With the ongoing consumerisation of Enterpise IT, increasingly users need to access corporate information systems from any device, anywhere.
Traditionally, IT has used heavy-handed techniques that involve locking the information down in one form or another. This is difficult – and in some cases not possible – with the consumerisation of IT. This introduces a problem for many companies: how do you protect your information if you don’t control the endpoint? While there is no ultimate solution, there are a number of ways that this can be achieved.

Written policy

Rather than control and restrict access to information with technical measures, an alternative is to control information access with company policy. For example, allowing users access to company email on their personal phones, but mandating that they are responsible for ensuring their phone is secure. It’s important to understand the criticality of the information that’s being accessed. If using policy based controls, you should log access to ensure you have a record of what is being accessed, when and by whom. If information is sensitive, regularly review logs and deal with exceptions.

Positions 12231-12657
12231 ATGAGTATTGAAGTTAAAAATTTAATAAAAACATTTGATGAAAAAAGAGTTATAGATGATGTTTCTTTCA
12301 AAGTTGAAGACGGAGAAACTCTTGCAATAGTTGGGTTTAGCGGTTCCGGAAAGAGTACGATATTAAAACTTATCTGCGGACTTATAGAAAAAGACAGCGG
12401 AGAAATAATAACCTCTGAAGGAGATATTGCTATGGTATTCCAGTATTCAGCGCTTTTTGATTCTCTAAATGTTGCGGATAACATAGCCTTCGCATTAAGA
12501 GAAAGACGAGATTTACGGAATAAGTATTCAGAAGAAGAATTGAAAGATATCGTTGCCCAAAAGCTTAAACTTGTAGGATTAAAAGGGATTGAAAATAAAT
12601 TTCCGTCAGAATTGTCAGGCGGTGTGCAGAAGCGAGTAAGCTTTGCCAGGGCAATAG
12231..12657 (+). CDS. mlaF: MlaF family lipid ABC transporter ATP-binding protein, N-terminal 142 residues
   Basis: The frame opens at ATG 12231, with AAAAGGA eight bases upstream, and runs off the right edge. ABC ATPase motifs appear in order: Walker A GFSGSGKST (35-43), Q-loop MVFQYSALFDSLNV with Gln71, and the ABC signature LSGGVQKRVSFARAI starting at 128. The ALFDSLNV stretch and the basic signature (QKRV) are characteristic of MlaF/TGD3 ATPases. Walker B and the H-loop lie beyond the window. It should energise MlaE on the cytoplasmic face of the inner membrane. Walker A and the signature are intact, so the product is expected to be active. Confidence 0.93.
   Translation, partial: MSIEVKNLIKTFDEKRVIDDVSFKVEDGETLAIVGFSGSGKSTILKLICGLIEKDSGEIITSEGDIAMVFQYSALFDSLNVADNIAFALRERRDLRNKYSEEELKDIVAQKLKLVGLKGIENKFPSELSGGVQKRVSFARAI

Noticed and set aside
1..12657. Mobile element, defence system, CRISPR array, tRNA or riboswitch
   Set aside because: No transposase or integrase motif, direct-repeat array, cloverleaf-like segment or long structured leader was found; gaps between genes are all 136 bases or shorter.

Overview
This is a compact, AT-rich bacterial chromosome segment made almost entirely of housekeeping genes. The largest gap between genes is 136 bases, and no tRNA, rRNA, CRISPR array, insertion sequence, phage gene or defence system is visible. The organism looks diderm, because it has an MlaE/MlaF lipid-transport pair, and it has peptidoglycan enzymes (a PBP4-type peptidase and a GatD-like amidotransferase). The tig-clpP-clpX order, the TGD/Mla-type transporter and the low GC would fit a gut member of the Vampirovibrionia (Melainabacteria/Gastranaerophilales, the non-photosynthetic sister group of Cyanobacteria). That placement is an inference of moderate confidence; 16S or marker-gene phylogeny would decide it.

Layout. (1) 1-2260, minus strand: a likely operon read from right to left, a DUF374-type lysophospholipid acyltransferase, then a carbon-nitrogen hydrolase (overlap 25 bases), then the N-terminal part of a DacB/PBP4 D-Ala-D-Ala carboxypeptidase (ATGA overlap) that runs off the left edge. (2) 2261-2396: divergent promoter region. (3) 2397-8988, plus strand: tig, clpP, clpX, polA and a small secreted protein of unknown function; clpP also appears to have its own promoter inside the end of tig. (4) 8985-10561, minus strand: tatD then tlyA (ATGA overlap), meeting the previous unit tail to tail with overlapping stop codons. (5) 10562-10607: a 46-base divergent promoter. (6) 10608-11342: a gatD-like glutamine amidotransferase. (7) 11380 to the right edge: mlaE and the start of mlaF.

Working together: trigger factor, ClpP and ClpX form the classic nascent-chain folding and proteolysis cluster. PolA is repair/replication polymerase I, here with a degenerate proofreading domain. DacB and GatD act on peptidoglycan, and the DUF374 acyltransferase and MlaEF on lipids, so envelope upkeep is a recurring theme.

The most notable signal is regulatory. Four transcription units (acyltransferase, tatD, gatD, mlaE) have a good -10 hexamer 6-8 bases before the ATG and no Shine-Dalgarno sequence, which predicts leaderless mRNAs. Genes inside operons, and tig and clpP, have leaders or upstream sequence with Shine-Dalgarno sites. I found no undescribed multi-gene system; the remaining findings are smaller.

Backups

With increasing use of Software as a Service (SaaS), company critical information can be stored in any location. No longer is all important company data stored in the datacentre. Company information can be stored in web applications like SalesForce and Highrise, tools like DropBox, on company laptops and on mobile devices.
Work out the impact of data loss for each of the applications your business uses. If the cost of losing the data exceeds the cost of protecting it, then protect it. While many of these services back up your data, ultimately you are responsible for protecting your own information. An SLA cannot restore data that has been lost, and cannot ensure the continuity of your business if you lose business-critical information. Where the data cannot be automatically protected, use a manual procedure.

The right security technology

Consumerising IT does not mean neglecting security. If third party devices are going to be introduced to a company network – whether wireless or wired – ensure that adequate protection measures are in place. Only allow untrusted devices onto untrusted network segments, and treat it like a DMZ. Use Network Access Control if you need extra security. Encrypt access to company information with SSL. Prevent key loggers from gaining logon credentials to your company systems by using two factor authentication.
Ultimately it is up to each business to decide on what level of information accessibility is appropriate. With the right measures in place, a balance between security and usability can be achieved.